In the ILADS conference Raphael Stricker MD presented the results of a study of re-treatment of 174 adults with chronic Lyme disease with a combination of Clarithromycin and Cefdinir. This observational study showed patients benefited from such a combination but no comparisons were made and it was acknowledged that different combinations of antibiotics will continuously need to be examined in the future.
On the topic of combinations Azoles may become a recommended part of future treatment strategies. So suggested Stephen Phillips MD. He has been researching the properties of this fascinating group of compounds some of which are already widely used in medicine. Some are used as anti-fungals but many have anti-Borrelial properties in addition. Reference was made to a European study by Schardt published last year where fluconazole appeared to help Neuroborreliosis patients. Another space to watch.
Richard Horowitz MD presented an overview of co-infections and reminded us just how many Tick Borne Diseases there are. Overlooking co-infections was suggested to be a reason for many of the treatment failures in chronic Lyme disease.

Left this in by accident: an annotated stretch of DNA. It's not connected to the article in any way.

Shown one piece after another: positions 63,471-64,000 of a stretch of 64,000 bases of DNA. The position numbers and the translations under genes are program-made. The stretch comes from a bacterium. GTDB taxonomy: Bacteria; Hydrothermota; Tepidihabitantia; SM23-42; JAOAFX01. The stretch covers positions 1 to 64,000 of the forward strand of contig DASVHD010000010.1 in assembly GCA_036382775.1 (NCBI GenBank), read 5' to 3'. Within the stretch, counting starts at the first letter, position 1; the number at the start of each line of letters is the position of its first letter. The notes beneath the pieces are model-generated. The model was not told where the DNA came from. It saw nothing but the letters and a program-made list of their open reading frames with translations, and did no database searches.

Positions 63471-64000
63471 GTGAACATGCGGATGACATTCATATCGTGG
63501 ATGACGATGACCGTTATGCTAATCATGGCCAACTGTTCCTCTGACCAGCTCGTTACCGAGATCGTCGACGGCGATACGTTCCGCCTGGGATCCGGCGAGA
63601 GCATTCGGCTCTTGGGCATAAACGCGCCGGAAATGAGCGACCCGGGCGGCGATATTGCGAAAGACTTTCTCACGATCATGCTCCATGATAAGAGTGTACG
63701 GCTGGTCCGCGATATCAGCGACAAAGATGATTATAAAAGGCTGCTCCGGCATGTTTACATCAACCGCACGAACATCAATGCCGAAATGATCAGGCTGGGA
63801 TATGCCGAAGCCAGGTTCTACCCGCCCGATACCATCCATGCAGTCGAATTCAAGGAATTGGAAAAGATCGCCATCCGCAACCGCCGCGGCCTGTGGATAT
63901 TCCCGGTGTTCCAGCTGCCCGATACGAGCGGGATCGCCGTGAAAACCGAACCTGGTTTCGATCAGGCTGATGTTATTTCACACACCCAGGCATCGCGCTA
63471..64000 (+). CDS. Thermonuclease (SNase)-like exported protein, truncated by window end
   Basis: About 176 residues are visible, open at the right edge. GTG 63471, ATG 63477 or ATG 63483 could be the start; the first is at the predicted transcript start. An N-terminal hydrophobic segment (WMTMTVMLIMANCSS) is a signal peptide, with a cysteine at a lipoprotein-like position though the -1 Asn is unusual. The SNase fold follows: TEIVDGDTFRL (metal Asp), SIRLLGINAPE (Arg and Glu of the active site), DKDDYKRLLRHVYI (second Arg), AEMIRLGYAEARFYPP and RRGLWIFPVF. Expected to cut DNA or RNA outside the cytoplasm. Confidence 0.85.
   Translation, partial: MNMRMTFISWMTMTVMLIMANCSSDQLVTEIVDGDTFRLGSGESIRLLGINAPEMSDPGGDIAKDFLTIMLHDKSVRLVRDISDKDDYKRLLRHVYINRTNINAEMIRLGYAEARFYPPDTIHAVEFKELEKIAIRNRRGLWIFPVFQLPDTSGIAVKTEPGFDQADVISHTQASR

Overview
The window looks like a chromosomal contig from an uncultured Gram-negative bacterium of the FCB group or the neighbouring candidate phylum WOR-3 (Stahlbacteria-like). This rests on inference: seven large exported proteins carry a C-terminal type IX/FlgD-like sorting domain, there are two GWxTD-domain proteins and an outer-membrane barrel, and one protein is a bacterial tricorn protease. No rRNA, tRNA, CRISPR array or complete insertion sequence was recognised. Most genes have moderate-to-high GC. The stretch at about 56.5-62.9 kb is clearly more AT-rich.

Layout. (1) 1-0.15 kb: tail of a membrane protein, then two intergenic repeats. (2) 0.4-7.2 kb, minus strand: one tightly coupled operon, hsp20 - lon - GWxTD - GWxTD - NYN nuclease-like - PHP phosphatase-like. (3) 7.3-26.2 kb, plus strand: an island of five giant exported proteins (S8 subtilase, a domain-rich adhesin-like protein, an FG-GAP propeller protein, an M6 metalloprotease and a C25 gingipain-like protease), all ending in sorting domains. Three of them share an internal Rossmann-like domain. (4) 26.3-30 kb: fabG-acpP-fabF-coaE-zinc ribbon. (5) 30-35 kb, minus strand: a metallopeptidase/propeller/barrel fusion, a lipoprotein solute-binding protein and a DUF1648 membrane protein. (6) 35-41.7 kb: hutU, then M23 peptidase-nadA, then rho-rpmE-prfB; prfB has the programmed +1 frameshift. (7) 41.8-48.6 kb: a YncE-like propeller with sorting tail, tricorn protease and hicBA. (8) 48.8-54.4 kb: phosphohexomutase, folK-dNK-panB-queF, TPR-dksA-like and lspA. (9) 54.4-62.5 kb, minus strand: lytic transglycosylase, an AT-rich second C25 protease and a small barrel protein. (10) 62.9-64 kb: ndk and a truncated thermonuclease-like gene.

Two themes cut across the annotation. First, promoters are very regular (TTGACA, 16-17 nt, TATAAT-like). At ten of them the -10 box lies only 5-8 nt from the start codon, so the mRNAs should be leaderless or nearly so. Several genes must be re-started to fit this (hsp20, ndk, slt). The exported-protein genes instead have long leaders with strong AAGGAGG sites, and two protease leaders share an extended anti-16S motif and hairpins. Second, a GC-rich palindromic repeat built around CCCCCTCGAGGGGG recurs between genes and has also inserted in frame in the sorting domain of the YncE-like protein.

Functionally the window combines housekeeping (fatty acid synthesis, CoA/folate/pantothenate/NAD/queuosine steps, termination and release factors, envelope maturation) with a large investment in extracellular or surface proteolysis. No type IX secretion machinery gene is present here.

Ginger Savely RN talked about the topic of Morgellons. These are skin lesions which are commonly dismissed as dermatitis artefacta or lesions caused by delusions of parasitosis. The lesions are usually antibiotic responsive and are commonly associated with positive Lyme tests. Comment – Erythema Migrans (EM) may be multiple and of variable morphology and may ulcerate. Could Morgellons be a form of EM?
Christine Green MD and Joseph Burrascano MD spoke about Lyme Disease treatment in their practice. With massive clinical experience behind them tips were given on when it might be advisable to increase treatment (ramp up) or decrease treatment (clamp down).
Patricia Smith, president of the Lyme Disease Association of America, gave an update on the politics. The news is good with activity in many states. Doctors who practise in Lyme in the states will have a little more protection and it is particularly noteworthy that in New Jersey the State Board of Medical examiners contacted the LDA in a search for Lyme specialists. Again in New Jersey bills have been passed which should help to stop Insurance companies refusing to fund treatment for Lyme patients.
Finally the LDA are challenging the CDC. The LDA are attempting to use new legislation to prevent the CDC from publishing (on the web) guidelines for clinical use which have not been peer reviewed.
Dr. David Owen
This article is reproduced with the permission of Lyme Disease Action.
See: www.lymediseaseaction.org.uk/news/usaconf2005.htm and www.lymediseaseaction.org.uk/conference.htm